Then comes the nonsensical ending. Tom and John get drunk and decide they need to kill Brandon, despite the fact the cops aren’t going to do anything about the rape and assault. Lana tries to stop them, but they go to Candace’s house where John blows Brandon’s brains out. Tom shoots Candace in the head as a result of a struggle with Lana who is still trying to stop them. Then Tom tries to kill Lana but John stops him. The coup de grâce to the clumsiness of this movie is Tom stabbing Brandon’s corpse as if the viewer needed reminding of the hateful nature of these crimes.
This is your third and final warning as what lies ahead has a very high “may piss you off” quotient. don’t be the person who assails my comments section with some lofty load of “righteous indignation.” You were warned.
When “Boys Don’t Cry” was released in 1999, critics hailed it for it’s telling of the Brandon Teena story. I’ll give it that. The problem is it tells a story which needed to be told in a way that completely misses the intention of the film. The director herself admits this.
One of Peirce’s main goals was for the audience to sympathize with Brandon. On the film’s DVD commentary track, [director Kimberly] Peirce said, “The work was informing me about how I wanted to represent it. I wanted the audience to enter deeply into this place, this character, so they could entertain these contradictions in Brandon’s own mind and would not think he was crazy, would not think he was lying, but would see him as more deeply human.”
I found that odd because this movie really does exactly the opposite. Seeing why isn’t hard if you work backward from Peirce’s own words. Was Brandon “human?” Of course…we all are. Was Brandon “crazy?” I do know there is a term psychologists and psychiatrists use called “gender dysphoria,” but since my expertise in either field is limited to Psych 101 over 30 years ago I’m far from qualified to speak to that. Was Brandon a liar? There really isn’t much doubt about that.
That’s where I’ll start cataloging the reasons why Brandon is so unsympathetic. Just look at the following list as a starting point for characterizing people who don’t deserve sympathy or trust.
- People who lie to people they supposedly love.
- People who steal from other people.
- People who make bad decisions and don’t understand the term “consequences.”
Like it or not, Brandon is all those things. I’ve already established the lies Brandon tells Lana, which she laps up too eagerly because she’s in love. Don’t misunderstand me here; I’m not talking about polite “little white lies” like “No, your mother’s meatloaf isn’t nauseating.” It’s clear Lana will buy anything Brandon sells, so much so it almost gets Lana killed. A true hallmark of a shitty human being is one who will abuse somebody’s trust to the level Brandon does. Anybody who does that might as well rent a billboard that says “I don’t give a shit about anybody other than myself.”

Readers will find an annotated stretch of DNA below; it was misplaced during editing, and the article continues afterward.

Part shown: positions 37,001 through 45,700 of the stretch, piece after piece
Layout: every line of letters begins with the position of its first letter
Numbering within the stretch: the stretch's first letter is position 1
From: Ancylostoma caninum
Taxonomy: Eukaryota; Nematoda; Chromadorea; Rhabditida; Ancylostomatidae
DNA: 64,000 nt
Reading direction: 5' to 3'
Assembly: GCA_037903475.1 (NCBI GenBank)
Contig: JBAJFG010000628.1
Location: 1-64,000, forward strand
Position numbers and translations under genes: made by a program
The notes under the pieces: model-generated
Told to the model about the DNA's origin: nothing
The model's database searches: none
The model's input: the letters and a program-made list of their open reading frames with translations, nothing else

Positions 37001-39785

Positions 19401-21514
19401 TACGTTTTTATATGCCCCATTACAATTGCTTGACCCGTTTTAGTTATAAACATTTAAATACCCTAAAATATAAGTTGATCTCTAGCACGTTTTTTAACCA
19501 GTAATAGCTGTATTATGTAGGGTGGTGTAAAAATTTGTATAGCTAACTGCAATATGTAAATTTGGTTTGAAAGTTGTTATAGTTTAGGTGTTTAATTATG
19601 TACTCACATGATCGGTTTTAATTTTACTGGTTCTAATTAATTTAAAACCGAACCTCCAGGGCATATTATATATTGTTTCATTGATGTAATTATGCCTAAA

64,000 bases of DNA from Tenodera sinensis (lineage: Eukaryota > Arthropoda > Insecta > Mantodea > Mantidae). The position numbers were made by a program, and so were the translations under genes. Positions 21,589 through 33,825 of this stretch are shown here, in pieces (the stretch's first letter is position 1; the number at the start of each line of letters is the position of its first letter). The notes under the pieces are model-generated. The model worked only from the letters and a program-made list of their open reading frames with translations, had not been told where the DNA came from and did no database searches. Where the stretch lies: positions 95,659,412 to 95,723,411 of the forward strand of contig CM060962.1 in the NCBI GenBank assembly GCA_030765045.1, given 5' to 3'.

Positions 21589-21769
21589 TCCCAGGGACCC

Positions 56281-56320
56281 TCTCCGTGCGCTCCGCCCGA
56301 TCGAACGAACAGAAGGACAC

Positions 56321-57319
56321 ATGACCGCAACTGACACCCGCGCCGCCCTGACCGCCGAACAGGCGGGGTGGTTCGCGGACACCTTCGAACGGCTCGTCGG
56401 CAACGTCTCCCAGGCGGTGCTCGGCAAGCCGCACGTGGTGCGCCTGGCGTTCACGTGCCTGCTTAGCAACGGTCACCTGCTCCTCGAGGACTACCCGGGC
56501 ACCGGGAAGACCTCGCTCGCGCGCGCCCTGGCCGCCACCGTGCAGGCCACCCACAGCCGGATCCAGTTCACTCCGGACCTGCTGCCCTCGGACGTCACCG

That billboard also applies to thieves. Stealing gets about an “8.5” on the “Selfish-o-Meter.” Unless you’re a pathological kleptomaniac, theft is another act which is all about “me” and “you” can go piss in your hat.
Roll those first two into one, and the common theme quickly becomes the third…”bad decisions.” Lying to a supposed loved one? Whatever…it’s not my heart that will get hurt. Steal? There’s nothing wrong with taking what I need until I end up in a 6×9 cell. Once you’re there, it’s not hard to carry that theme to what eventually got Brandon killed…hanging around with a couple meth-head ex-cons.
And therein lies my biggest problem with this movie.
But what got lost in that obfuscation; motive really didn’t matter than much in the face of overwhelming physical evidence…was that it was entirely possible DeVine was the actual target. There were investigators who thought the motive for the murders could have been a drug deal in which Lotter and Nissen felt they had been cheated by DeVine, and they killed him in revenge. That theory continues with Candace and Brandon having been eliminated as potential witnesses.
Don’t get me wrong, I’m not saying anybody deserves to get raped and murdered, but if the old saw about “good things happen to good people” is true, then the opposite “bad things happen to bad people” must also be true. Being a proven liar and thief, Brandon Teena was not a good person.
End of story.